BACKGROUND/AIM: Multiple reports from all over the world link COVID-19 with endothelial/coagulation disorders as well as a dysregulated immune response. This study tested the hypothesis that immunostimulation will be greater in COVID-19 patients than in patients with H1N1 infection or bacterial sepsis. Also, whether an increase in immune stimulation will be accompanied by a more severely affected endothelium/coagulation system was examined. PATIENTS AND METHODS: Twenty-three septic patients, admitted in the Intensive Care Unit (ICU), were enrolled (9 with SARS-CoV-2, 5 with H1N1 pneumonia, 9 with bacterial sepsis). Myeloperoxidase (MPO) activity along with certain endothelial/coagulation factors were assessed on admission (time point 1) and at either improvement or deterioration (time point 2). RESULTS: MPO levels were significantly higher in COVID-19 patients compared to both other groups. Furthermore, in patients with COVID-19, vWF levels did not differ significantly, fVIII levels were lower while ADAMTS-13 activity was higher compared to patients with H1N1 pneumonia and bacterial sepsis (a trend in the latter). CONCLUSION: Increased immunostimulation was noted in COVID-19 patients compared to other septic patients; however, this was not accompanied by greater disturbance of the clotting system and/or more severe endothelial injury.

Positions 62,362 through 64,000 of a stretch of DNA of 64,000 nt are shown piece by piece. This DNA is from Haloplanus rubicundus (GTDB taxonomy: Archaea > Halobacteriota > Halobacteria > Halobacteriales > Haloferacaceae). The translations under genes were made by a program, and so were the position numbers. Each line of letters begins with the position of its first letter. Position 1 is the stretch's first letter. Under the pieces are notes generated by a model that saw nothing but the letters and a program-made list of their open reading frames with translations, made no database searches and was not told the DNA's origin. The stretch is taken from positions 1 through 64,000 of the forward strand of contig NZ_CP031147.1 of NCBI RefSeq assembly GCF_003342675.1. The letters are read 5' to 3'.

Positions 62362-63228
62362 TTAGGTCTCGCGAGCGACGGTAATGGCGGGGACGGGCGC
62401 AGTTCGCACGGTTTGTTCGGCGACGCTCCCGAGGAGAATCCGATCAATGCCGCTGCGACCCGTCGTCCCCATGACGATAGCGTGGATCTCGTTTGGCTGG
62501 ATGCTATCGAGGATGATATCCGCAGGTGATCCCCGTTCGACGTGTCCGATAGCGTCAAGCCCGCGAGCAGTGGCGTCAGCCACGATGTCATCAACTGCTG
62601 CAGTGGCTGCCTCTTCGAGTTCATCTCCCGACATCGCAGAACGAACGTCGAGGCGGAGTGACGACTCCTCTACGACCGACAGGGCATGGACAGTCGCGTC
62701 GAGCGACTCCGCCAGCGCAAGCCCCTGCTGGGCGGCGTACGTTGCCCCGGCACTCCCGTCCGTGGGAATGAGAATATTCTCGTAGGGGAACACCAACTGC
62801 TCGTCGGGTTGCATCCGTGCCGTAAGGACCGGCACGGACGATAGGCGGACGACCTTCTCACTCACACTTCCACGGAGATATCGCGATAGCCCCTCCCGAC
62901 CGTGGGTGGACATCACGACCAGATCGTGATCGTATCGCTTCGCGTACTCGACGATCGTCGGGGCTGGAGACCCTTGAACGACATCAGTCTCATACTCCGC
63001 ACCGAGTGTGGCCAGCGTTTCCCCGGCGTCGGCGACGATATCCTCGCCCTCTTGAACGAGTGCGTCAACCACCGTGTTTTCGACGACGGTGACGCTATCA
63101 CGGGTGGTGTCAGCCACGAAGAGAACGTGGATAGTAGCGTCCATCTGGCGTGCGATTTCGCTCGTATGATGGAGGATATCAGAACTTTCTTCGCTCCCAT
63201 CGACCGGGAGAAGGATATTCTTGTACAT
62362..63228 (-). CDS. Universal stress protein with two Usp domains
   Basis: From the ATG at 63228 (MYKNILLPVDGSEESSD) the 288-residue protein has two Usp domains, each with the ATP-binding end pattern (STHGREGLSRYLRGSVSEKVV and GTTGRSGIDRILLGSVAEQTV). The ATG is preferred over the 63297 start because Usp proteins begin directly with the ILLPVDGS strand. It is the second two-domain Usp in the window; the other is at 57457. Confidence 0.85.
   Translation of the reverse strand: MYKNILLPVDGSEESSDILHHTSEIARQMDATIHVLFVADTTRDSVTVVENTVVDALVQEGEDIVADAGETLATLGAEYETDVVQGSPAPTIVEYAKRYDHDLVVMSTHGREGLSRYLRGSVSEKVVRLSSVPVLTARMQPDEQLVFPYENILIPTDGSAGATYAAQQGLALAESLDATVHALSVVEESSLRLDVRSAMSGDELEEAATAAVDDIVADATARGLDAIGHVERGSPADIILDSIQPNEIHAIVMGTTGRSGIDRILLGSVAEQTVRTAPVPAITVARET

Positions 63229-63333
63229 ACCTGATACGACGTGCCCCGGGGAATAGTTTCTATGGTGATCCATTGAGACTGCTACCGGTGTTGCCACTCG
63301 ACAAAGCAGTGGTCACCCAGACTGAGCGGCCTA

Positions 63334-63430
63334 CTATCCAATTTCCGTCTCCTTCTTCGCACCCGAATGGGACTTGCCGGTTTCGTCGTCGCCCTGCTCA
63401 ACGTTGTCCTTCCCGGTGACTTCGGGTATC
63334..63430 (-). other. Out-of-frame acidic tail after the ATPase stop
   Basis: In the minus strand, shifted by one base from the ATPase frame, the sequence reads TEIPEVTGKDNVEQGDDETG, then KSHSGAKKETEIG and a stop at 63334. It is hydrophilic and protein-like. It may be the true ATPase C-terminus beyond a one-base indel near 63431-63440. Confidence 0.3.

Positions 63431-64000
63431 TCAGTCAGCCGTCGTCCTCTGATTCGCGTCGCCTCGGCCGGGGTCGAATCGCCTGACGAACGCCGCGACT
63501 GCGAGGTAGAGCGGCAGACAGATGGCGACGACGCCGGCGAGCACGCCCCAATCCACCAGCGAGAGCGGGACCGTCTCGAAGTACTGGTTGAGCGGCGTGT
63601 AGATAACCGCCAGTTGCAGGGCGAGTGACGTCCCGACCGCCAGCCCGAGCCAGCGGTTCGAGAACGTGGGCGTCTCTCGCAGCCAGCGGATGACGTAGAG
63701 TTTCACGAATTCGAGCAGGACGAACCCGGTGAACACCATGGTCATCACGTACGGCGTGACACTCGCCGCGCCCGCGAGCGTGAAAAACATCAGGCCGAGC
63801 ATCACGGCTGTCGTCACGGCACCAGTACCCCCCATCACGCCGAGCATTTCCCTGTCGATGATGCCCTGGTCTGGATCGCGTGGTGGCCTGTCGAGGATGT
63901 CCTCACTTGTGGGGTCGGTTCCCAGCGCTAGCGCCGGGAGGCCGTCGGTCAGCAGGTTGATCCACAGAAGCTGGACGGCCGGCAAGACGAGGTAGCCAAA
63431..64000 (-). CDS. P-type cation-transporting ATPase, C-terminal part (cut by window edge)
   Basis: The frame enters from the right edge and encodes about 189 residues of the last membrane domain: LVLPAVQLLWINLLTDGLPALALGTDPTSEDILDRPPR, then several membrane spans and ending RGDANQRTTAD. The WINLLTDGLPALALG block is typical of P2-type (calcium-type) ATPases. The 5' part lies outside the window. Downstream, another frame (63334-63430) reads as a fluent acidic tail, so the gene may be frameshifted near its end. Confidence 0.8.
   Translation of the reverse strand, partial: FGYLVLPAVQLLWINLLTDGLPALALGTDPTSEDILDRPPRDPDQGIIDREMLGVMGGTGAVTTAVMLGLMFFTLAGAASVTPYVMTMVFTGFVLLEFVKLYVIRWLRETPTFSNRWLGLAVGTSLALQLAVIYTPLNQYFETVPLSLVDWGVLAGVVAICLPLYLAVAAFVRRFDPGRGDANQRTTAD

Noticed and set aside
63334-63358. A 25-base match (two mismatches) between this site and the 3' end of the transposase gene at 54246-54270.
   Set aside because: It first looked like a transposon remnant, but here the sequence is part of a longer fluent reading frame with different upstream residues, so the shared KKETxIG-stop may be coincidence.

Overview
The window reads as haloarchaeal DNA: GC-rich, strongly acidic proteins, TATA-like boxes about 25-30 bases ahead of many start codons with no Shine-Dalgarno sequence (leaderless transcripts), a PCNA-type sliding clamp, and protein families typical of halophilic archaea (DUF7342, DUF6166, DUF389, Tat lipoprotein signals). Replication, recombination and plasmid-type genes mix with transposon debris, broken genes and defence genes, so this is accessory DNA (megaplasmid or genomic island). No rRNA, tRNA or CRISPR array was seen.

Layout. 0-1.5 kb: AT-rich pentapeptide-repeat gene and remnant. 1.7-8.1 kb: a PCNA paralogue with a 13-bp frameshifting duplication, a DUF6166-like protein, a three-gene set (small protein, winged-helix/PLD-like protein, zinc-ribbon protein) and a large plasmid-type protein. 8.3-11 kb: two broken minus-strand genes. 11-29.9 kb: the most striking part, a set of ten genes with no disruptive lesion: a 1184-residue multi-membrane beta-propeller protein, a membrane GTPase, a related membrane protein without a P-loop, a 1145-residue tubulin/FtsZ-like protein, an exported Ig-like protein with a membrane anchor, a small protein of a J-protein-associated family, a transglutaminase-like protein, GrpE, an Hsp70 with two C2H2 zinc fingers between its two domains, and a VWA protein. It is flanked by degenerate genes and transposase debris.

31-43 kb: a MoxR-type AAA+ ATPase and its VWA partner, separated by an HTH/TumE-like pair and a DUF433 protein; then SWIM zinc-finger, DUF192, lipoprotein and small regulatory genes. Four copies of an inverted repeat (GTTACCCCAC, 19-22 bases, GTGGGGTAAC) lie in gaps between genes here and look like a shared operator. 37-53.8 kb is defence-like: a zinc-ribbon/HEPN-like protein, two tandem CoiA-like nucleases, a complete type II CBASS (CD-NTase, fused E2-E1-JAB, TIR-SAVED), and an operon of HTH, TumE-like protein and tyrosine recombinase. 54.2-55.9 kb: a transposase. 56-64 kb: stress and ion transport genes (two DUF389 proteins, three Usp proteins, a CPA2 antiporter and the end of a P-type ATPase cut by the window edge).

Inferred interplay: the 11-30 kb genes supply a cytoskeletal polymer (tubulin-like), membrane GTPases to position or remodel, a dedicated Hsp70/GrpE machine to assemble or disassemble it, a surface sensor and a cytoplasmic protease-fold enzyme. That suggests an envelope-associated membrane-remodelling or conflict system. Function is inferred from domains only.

Subject(s)
Blood Coagulation Disorders , COVID-19 , Influenza A Virus, H1N1 Subtype , Sepsis , Blood Coagulation Disorders/etiology , COVID-19/complications , Humans , Immunization , SARS-CoV-2 , Sepsis/complications
5.
J Pers Med ; 11(6)2021 Jun 15.
Article in English | MEDLINE | ID: covidwho-1270071

ABSTRACT

Coronavirus disease 2019 (COVID-19), caused by severe acute respiratory syndrome coronavirus 2 (SARS-CoV-2), has rapidly spread globally, becoming a huge public health challenge. Even though the vast majority of patients are asymptomatic, some patients present with pneumonia, acute respiratory distress syndrome (ARDS), septic shock, and death. It has been shown in several studies that the severity and clinical outcomes are related to dysregulated antiviral immunity and enhanced and persistent systemic inflammation. Corticosteroids have been used for the treatment of COVID-19 patients, as they are reported to elicit benefits by reducing lung inflammation and inflammation-induced lung injury. Dexamethasone has gained a major role in the therapeutic algorithm of patients with COVID-19 pneumonia requiring supplemental oxygen or on mechanical ventilation. Its wide anti-inflammatory action seems to form the basis for its beneficial action, taming the overwhelming "cytokine storm". Amid a plethora of scientific research on therapeutic options for COVID-19, there are still unanswered questions about the right timing, right dosing, and right duration of the corticosteroid treatment. The aim of this review article was to summarize the data on the dexamethasone treatment in COVID-19 and outline the clinical considerations of corticosteroid therapy in these patients.